Saturday, March 18, 2006
How funky is your chicken? How loose is your goose?
In the early elementary years, right before my family moved to the small town, the local school system had a class clown by the name of Bobby Iannetta whose family moved when we were in the third grade. (You could say I had to step up and take his place!) I heard plenty of tales about the man, but didn't actually meet him until his family had moved away – he and I attended the same church so I'd see him at summer camp, and his grandmother lived near the park so sometimes when he'd come to town I'd visit. His cousin Trevor was also a camper, so I befriended him as well. (After high school, I've crossed his path twice but not seen him: he'd signed a guestbook at a landmark an hour or two before I got there, and a magazine subscription renewal letter mistakenly showed up in the mailroom of the college I attended so I was able to scribble a note on the back before it was sent back out.) Two separate friends I had years later heard (from me) Bobby's story about how his younger brother Rodney [supposedly] cut the breasts off a Barbie doll and stuck them under the suit of a Superman action figure, called it "Buttman" and would play with it in the bathtub; the two of them drew up cartoons of Buttman. Bobby's mother seemed a fairly strict woman, but even though I was his friend I understood where she was coming from: she knew he was always up to something, usually not anything harmful to others but certainly it wasn't right or allowed. He'd tell me his latest shennanigans that he didn't think she knew about, then later on she'd confront him about them... it was almost as though she bugged his coat. His grandmother, a second grade teacher who had a reputation (or among the kids) as being no-nonsense, was not only strict, she was brinking on paranoid. Again, giving credit where it was due, since she was a teacher and lived across the street from that park for years, she had some concept of what trouble youth could get into and what sort of unsavory people could be found in her neighborhood. Bobby and I would go forth into the world when he'd be in town, and his grandmother would go into a tizz about what sort of mischief we would be into – and his mother would be more or less a spy. Like I said, she was no dope. There was this time he came to town, and he showed me this copy of Penthouse Letters he had in his suitcase. There was a photo of a car on the back, so he referred to it as "my car magazine". I don't recall whether he bought it or swiped it, but my Magic 8-Ball indicates the latter. He hid it in his stuff (we didn't sit and read it, too risky) and we went out to play. When we got back, we were going to read it and it was missing. He had the stones to ask his mother where 'his car magazine' went, and she responded that she had it and they'd discuss it later. He then accused her of snooping and snatching, which of course was true, but it's hard to take the high moral ground when you're bringing (stolen?) porn into your uptight granny's house at age 14. The most amusing time I ever had in grandmother's regard though was with Trevor. He wasn't a problem child at all, he was sort of a quiet wallflower like me, and I've always believed that if your family knows you're a good kid you should be extended a little credit. We decided to get out of the house, and his grandmother demanded that we go to the park and nowhere else, and to stay within sight. Okay, reasonable enough, we didn't have any hopes or plans other than to sit around talking anyway. But then she demands to know, in all seriousness which showed in her eyes and tone, whether we were going to be drinking or drugging. Um, we're like 15 and we're going to be visible from her front porch, and she knows neither of us have any interest in such things; why'd she have to ask? I said we weren't, without any shade of nervousness, and Trevor did the same and added "c'mon, you know me better than that, Grandma!" Being paranoid about one's kids/grandkids might be in fashion today — it's as though parents forgot how much fun their own childhoods were, or possibly remember how much fun they had behind their folks' backs and can't stomach the thought of their kids enjoying themselves in similar fashion — but this was in the early 1980's, before it was all the rage to worry ourselves to death about pædophiles, pushers, and terrorists.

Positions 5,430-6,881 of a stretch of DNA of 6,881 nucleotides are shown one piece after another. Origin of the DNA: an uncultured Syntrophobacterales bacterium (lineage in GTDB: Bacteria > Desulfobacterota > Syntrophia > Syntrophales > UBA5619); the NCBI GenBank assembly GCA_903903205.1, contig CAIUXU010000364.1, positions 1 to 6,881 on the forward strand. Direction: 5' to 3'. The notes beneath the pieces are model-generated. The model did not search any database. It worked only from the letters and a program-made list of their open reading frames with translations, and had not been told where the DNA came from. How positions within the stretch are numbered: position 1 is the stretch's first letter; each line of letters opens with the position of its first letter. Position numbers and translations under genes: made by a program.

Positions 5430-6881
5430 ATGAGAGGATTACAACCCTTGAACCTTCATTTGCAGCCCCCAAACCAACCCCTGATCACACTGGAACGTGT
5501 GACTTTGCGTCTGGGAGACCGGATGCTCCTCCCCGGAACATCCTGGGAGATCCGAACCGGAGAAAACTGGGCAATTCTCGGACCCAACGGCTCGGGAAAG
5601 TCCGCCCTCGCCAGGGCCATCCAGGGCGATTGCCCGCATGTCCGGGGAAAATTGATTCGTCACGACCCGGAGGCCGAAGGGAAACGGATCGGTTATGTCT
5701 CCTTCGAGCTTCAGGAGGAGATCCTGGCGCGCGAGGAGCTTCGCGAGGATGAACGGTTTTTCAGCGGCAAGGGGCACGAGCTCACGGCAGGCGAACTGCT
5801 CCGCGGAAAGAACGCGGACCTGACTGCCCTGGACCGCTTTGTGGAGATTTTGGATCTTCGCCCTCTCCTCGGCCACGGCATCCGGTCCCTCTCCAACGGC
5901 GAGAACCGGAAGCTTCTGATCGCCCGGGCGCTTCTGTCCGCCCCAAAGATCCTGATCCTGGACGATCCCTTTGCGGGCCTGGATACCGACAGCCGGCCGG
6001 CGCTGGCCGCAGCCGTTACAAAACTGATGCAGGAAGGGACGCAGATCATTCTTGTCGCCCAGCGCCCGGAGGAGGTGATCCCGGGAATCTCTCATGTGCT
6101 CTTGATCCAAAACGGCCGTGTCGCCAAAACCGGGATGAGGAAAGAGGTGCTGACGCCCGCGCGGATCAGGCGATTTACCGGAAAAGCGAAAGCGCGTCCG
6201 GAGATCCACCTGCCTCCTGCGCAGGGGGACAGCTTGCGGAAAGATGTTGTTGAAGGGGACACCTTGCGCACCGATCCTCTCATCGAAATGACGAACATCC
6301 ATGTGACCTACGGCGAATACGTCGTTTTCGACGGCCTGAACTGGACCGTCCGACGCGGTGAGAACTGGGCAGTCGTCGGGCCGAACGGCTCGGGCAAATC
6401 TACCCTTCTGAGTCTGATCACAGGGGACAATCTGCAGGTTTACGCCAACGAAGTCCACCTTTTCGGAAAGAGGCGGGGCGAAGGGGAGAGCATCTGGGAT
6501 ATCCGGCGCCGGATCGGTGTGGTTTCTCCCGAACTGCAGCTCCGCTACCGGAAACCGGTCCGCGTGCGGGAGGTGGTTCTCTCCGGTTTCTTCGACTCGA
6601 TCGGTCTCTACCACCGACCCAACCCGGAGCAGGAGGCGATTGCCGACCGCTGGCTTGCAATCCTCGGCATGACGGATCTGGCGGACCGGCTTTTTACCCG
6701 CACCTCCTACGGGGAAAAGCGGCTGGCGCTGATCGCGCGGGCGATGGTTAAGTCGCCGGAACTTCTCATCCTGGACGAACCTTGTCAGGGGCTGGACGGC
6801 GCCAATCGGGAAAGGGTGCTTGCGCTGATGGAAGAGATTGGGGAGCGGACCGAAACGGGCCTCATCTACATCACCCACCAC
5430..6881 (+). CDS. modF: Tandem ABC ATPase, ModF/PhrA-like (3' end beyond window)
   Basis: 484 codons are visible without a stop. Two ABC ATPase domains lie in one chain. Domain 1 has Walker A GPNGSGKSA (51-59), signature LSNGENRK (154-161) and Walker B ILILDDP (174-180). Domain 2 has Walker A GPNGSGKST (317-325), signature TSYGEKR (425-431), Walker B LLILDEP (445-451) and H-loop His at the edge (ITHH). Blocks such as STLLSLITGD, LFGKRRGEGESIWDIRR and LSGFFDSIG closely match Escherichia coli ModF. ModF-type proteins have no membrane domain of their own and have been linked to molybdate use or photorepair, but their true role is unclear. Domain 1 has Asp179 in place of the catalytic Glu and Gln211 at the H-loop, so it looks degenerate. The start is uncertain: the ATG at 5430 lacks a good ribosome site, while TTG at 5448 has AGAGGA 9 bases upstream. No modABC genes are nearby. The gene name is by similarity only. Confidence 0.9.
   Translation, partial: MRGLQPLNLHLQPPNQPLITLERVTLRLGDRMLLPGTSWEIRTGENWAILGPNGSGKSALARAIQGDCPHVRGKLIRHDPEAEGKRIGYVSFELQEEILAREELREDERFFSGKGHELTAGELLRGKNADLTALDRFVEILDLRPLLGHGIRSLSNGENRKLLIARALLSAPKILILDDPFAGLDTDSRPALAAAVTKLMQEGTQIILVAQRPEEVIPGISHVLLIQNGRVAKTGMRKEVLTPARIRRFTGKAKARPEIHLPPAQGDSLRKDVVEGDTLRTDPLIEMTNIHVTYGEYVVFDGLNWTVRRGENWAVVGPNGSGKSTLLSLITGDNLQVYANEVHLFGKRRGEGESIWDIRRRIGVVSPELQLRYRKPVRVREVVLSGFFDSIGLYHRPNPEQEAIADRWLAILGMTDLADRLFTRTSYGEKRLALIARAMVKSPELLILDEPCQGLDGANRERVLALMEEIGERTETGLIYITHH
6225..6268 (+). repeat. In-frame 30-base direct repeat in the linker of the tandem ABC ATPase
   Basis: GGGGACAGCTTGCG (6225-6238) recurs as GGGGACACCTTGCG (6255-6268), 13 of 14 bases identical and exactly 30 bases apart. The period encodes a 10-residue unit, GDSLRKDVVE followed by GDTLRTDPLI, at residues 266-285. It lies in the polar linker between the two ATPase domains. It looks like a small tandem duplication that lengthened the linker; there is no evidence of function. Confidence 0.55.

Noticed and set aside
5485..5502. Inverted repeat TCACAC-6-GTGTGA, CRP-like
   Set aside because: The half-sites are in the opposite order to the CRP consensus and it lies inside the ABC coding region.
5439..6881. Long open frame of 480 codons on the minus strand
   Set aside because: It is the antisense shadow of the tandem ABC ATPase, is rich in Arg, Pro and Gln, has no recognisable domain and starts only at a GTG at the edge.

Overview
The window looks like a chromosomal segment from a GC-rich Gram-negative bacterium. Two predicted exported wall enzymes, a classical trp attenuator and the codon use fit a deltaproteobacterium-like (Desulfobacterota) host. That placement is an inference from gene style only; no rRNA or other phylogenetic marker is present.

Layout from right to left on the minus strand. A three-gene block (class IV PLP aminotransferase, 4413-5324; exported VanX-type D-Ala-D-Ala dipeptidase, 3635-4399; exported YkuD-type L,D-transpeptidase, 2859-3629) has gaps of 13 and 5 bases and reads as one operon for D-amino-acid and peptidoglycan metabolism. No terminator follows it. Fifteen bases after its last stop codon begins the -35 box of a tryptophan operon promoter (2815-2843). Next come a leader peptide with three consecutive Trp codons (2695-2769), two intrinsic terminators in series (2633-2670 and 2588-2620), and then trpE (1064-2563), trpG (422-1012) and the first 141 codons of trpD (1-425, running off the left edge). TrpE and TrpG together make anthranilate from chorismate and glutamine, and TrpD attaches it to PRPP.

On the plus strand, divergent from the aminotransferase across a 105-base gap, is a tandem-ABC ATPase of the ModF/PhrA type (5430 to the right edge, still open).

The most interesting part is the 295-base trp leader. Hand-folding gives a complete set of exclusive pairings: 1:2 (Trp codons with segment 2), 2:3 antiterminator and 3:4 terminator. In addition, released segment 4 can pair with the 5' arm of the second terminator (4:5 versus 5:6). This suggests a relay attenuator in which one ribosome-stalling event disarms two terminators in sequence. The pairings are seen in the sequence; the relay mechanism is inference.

It may be 7 p.m. now but I have some seeds to plant and nursery sprouts to transplant. We've had hailstorms recently but they melted quickly, so I'm presuming we're now past the last frost. The Bender Fanclub sent me this, the 'Pop' Pen Head, which is a magnet! a writing utensil! all this and so much more! He's laying down on my front door so the housepets (kitty Fuzz Bender and puppy Fender Bender) can inspect him.
(And Bobby, if you ever see this blog: Gliim! Teqilla!)
The title of your post reminds me of my niece who was a cheerleader when she was a little girl.
She used to do that cheer with her speech impediment:
"How funky is yo chicken? How loose is yo goose. So come on, evewybody, and shake yo caboose!"
She was so cute!
"Seahaks" on that house is doubly idiotic.
Refresh the page, Blogger finally let me upload that Bender Pen image.
It has been fun playing around with this at my blog. The truth isn't nearly as fun as the Witness Protection thing.